|JIM’S CORNER – AUTO REPAIR HELP|
IGNITION ROTOR, WIRES, AND SPARK PLUGS
Back in the good old days, automotive troubleshooting, diagnosing, and repair was (in my opinion) a pleasant and fairly straightforward process. Engines were accessible with space to work, & ignition consisted of simple rotors, distributor caps, and spark plugs. The distributor cap and rotor are used to provide a rotating current path to the spark plugs. They are manufactured out of a special plastic insulating material, designed to withstand both heat and high secondary ignition voltage. The inside surface of the distributor cap contains ridges to prevent the high voltage secondary current from crossing over to the wrong cylinder and resist carbon tracking.
Secondary ignition current enters the distributor cap through an electrode placed in the center of the cap. Inside the distributor cap is a contact constructed of carbon material and is used to provide a current path between the center electrode and the distributor rotor. Electrodes are placed around the perimeter of the distributor cap, corresponding with the number of cylinders the engine contains. The electrodes are spaced far enough apart to prevent arc over and reduce carbon tracking. As the distributor shaft rotates, the rotor moves past each electrode, in sequence, providing a current path to each spark plug. The rotor does not touch the electrode but passes by a specified distance from the electrode. The secondary current is required to bridge the gap between the rotor and the electrode. Deterioration of the distributor cap electrodes or the rotor tip, can cause the rotor gap to become excessive. This could result in high secondary voltage requirements and can affect engine performance.
The ignition cables are used to carry high voltage current to the spark plugs. They are usually constructed with a silicone outer layer and a carbon type core. Insulation material is placed between the outer layer and the carbon conductor. Terminals are placed at either end to connect to the spark plug and the distributor cap electrodes. Special molded silicone boots provide insulation for the terminals at the plug wire ends.
Spark plug wires are designed to suppress electrical noise generated by high secondary voltages. For this reason, spark plug wires have a higher resistance compared to conventional wiring. The normal resistance reading of most plug wires is about 3,000 Ohms per foot.
Spark plug wires can be easily damaged by improper handling, especially when removing plug wires for engine repair or spark plug replacement. The carbon material inside the plug wire can be easily damaged and create an open circuit. Care should be taken when disconnecting plug wires from the spark plugs during an auto repair job. The spark plug boots can be easily pierced by using improper procedures or tools. When the plug boot becomes pierced, an alternate ground path is created for secondary ignition current. When the engine is under a load, the resistance of the secondary ignition system rises due to conditions inside the combustion chamber. Electricity always takes the path of least resistance, so the hole in the plug boot becomes easier ground path than the spark plug. The result is an engine miss under load. Care should be taken to route spark plug wires away from heat and chafed points. Damaged or broken plug wire looms should always be replaced during an auto repair job.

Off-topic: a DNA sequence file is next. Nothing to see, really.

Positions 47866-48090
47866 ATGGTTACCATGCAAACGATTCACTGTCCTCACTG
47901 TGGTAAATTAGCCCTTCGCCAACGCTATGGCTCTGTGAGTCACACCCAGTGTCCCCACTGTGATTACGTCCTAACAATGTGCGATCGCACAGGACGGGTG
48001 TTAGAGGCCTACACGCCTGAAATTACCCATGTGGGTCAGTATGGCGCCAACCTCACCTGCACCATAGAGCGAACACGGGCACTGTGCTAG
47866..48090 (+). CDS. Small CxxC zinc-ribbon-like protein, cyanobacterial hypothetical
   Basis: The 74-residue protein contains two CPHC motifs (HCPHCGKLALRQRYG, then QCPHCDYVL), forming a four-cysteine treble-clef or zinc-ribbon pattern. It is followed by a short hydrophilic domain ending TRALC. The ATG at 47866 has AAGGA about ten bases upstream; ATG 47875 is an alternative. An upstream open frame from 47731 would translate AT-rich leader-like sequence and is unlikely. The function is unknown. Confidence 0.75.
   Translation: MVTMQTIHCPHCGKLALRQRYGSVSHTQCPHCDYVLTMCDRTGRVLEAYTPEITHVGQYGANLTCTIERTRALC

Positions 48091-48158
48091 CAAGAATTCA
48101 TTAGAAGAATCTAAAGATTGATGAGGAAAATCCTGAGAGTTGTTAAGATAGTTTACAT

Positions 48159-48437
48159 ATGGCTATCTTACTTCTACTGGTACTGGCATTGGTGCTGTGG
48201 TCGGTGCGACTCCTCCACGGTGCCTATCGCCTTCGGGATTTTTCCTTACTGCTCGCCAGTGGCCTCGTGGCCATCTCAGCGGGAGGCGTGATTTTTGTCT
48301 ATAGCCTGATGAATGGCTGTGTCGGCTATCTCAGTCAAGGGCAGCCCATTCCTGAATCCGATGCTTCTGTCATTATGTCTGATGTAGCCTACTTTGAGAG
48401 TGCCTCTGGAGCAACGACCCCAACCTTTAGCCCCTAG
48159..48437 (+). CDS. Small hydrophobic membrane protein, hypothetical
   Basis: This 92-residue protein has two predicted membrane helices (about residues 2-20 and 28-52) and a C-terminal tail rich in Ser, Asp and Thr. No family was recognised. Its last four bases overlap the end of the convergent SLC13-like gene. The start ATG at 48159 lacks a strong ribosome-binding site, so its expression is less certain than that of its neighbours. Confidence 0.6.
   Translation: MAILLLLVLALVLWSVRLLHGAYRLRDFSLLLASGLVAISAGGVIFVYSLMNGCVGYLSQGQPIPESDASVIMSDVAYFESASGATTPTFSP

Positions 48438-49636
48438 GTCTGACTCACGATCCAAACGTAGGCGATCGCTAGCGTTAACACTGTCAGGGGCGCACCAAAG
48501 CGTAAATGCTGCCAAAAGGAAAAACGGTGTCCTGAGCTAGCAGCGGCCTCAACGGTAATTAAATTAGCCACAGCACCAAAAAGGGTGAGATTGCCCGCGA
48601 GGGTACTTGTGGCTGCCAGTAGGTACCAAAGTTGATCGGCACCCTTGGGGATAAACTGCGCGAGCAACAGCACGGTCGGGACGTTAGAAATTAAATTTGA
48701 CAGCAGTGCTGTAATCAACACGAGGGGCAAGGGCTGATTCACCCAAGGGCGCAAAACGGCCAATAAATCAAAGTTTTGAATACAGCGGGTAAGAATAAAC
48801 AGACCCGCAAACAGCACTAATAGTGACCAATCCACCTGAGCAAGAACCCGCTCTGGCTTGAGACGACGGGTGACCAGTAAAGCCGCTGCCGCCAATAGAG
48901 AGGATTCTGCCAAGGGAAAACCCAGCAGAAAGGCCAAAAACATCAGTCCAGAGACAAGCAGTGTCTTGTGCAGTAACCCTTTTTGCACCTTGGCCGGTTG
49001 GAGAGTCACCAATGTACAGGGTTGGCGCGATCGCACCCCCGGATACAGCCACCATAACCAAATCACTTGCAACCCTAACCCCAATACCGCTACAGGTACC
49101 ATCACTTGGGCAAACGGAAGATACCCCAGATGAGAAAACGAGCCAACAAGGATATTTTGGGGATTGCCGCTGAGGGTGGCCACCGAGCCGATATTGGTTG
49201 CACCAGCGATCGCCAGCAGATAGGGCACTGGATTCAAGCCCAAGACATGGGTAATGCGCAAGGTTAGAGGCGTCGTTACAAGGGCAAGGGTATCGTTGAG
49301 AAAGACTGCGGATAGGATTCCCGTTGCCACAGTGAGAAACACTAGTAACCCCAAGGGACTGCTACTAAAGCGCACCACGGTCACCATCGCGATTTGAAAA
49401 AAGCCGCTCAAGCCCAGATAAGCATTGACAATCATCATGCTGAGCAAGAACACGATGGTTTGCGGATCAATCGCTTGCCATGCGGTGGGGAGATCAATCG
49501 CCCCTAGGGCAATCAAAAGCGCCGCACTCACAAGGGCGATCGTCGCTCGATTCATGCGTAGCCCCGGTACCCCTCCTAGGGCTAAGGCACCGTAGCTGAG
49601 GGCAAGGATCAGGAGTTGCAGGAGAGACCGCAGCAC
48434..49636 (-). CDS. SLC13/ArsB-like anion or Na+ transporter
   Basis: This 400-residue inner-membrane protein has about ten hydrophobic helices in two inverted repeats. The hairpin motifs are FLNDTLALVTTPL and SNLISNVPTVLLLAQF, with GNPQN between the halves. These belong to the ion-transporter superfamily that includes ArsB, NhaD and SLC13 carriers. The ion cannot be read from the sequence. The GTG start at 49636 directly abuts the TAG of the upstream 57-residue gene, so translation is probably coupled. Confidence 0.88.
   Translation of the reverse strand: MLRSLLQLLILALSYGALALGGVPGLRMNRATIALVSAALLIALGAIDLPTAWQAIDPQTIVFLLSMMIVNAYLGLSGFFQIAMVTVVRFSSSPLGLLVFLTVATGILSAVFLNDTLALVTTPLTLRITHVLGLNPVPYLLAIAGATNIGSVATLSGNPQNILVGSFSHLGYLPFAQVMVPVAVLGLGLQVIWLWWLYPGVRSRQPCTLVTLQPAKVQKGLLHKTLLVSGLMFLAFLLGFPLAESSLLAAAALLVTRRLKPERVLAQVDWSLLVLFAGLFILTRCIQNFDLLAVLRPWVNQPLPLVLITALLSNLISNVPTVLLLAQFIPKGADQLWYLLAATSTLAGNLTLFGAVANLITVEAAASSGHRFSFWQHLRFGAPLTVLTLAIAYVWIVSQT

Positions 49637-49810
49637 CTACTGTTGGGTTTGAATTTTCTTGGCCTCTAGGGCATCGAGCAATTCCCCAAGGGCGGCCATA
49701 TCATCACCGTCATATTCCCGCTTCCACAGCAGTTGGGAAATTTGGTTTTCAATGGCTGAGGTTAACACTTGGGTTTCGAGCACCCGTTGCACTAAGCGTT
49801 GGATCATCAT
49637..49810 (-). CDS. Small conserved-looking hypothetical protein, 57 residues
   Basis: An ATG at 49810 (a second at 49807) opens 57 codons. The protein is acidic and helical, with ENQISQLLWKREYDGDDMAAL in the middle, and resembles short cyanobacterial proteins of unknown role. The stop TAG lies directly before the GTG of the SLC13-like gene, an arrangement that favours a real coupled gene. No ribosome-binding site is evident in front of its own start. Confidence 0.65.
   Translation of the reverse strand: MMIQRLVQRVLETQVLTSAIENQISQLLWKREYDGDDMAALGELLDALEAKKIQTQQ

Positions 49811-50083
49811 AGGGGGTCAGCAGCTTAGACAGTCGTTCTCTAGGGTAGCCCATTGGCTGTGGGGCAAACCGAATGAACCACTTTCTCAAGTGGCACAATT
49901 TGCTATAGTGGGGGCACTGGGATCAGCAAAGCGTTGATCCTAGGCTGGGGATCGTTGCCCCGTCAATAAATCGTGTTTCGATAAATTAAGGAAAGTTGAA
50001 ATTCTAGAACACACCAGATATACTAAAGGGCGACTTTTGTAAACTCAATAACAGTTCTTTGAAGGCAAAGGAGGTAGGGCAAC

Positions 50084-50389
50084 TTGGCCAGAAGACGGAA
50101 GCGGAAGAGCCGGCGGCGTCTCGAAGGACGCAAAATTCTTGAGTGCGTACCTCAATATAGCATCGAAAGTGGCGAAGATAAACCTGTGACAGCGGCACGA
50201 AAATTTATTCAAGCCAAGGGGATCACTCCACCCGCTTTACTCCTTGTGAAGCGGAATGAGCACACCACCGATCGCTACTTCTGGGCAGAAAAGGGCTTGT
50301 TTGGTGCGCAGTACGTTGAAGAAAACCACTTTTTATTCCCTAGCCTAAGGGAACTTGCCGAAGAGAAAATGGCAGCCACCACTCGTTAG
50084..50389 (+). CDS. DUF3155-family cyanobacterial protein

The spark plug delivers spark for ignition of the air/fuel mixture, directly into the combustion chamber. Spark plugs are designed to withstand the heat of combustion, along with pressures developed inside the cylinder.
The typical spark plug consists of a center electrode mounted in a ceramic shell. The shell provides insulation between the center electrode and the outer electrode. The outer electrode of the spark plug is attached to the threaded metal outer housing, located at the tip of the spark plug. Cooling of the spark plug is provided by contact with the metal housing and the cylinder head.
Spark plugs are especially designed to match the application they are intended for. Tip design and heat range are tailored to meet individual vehicle operating conditions and ignition system design. Heat range is determined by the length of the ceramic insulator and the center electrode of the spark plug. A spark plug with a cold heat range will use a shorter center electrode, with a shorter insulator and will dissipate heat much more quickly than a hot spark plug. Cold heat range spark plugs are generally used in engines that operate at high speeds consistently. On the other hand, a hot heat range spark plug will have a longer center electrode and ceramic insulator and also dissipate heat more slowly than a cold plug. Hot heat range spark plugs are generally used on engines that experience more stop and go driving or low speed operation. Most automotive engines today use spark plugs that are specifically designed for the car they are installed in. To avoid engine damage, the recommended spark plug should always be used – refer to an auto repair manual for the type of plug needed for your car.
(Jim is a lifelong fan of Dodger Baseball and used to race sprint cars in the 1980s.)